- What are Prime Lenses
- How do Prime Lenses Work?
- Prime Lenses are Smaller Than Zooms (Usually)
- Prime Lenses Have Large Apertures
- Prime Lenses Can Be Found on the Cheap
- Prime Lenses are Sharp
- Prime Lenses Offer Improved Image Quality
- Prime Lenses Combat Lazy Photographer Syndrome
- Fast Prime Lenses = Beautifully Shallow Depth of Field
- Prime Lenses Help You Develop Your Photographer’s Eye
- Which Prime Lenses to Get
- Pincushion distortion, in which lines appear to pinch inward
- Barrel distortion, in which lines appear to bow outward.
- What do you intend to do with the lens?
- How fast of an aperture do you need?
- What is your budget?
Photo by Diego PH on Unsplash
While some people give prime lenses the cold shoulder because they don’t offer the focal length versatility of a zoom lens, others, like me, hold prime lenses in high regard.
In fact, there are a lot of reasons why a prime lens is a great addition to your camera bag - more so than a zoom in many cases.
Table of Contents
What are Prime Lenses?
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Let’s go over a few things you need to know about prime lenses.
First, let’s explore what prime lenses are and how they work.
Unlike a zoom lens, a prime lens has a fixed focal length. Common focal lengths include 24mm, 35mm, 50mm, and 85mm, though there are many other variations, like the 135mm prime pictured above.
photo by lzf via iStock
This means that you’re “stuck” with one focal length whereas a zoom lens gives you a wide range, like 12-24mm, 24-70mm, 70-200mm, and so forth.
I say “stuck” because you obviously can’t change the focal length with a flick of your wrist like you can with a zoom lens.
However, as I’ll hit on later, many photographers actually consider this to be an advantage because it forces you to “zoom with your feet.”
So, while zoom lenses are built for versatility, prime lenses are built for a specific purpose.
For example, an 85mm prime lens is traditionally used for portraiture. A 24mm prime lens is often used for landscapes.
How do Prime Lenses Work?
I’m no physicist, so I’ll leave the experts at CanonAsia to explain how camera lenses work in the video above.
What I can tell you is this - prime lenses and zoom lenses work the same way in terms of the physics of light.
The difference, of course, is that in a prime lens, the lens elements - the glass - do not move as they do in a zoom lens.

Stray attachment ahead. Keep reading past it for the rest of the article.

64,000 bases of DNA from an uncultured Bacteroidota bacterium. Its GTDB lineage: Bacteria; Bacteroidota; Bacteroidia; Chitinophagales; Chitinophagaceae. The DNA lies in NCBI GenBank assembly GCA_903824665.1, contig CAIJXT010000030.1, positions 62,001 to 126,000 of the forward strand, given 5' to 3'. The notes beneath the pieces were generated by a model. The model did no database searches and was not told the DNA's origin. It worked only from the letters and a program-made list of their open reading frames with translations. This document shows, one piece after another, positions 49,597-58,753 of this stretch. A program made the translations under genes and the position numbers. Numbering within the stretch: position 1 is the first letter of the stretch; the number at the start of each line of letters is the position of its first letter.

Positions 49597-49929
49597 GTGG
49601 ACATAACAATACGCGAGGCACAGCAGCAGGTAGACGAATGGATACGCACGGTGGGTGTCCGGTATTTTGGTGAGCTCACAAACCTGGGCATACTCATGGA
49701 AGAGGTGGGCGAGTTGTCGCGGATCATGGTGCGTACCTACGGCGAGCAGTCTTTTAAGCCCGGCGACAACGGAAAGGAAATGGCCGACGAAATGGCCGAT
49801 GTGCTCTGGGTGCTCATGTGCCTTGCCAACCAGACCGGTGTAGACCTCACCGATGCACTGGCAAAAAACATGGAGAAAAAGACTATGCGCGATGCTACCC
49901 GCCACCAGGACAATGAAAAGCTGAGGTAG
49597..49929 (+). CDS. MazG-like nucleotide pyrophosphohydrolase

Because prime lenses do not have moving elements, they benefit from a number of advantages, not the least of which is improved optical performance.
Below, I offer an overview of this and other advantages of prime lenses.
Prime Lenses are Smaller Than Zooms (Usually)
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Thanks to fewer pieces and parts inside the lens, many prime lenses are much smaller than their zoom counterparts.
Not only does this mean a smaller form factor, but prime lenses are often much lighter than zoom lenses as well.
This makes prime lenses a top choice for photography pursuits that require you to be able to move fast and light, like travel photography or street photography.
Now, some prime lenses - like high-end professional models - can be quite heavy because of higher-quality optics and weather-resistant build quality. But by and large, most prime lenses are small, compact, and lightweight.
Prime Lenses Have Large Apertures
photo by brightstars via iStock
Whether it’s Canon prime lenses, Nikon prime lenses, Sigma prime lenses, Sony prime lenses, or another brand we’re talking about, these lenses have large apertures that let tons of light into the camera.
It’s not uncommon to find zoom lenses that have an aperture range from f/3.5-f/5.6. But with prime lenses, you can find options with an aperture as wide as f/1.2.
All that extra light-gathering capability means prime lenses are better-suited to low-light photography.
A large aperture opening means you don’t have to rely as much on boosting the ISO or slowing down the shutter speed, which results in cleaner shots with less noise and a reduced incidence of camera shake due to a slow shutter.
Prime Lenses Can Be Found on the Cheap
Professional-grade prime lenses can be extremely expensive. For example, the Canon EF 85mm f/1.2L II USM shown above is a cool $1,849.00.
However, many other options are quite budget-friendly.
The Nikon 50mm f/1.8G AF-S is less than $200.00 brand-new.
You’ll find that as the size of the aperture increases, so too does the price. That means that if you’re looking for something that won’t destroy your bank account, prime lenses with an aperture of f/1.8, f/2, f/2.8, or f/4 will be much more cost-effective than prime lenses with an aperture of f/1.4 or f/1.2.
Prime Lenses are Sharp
photo by MarioGuti via iStock
One of the advantages of prime lenses is that they are typically sharper than their zoom counterparts.
This makes sense because prime lenses have fewer elements and moving parts inside, so there’s less stuff for light to travel through.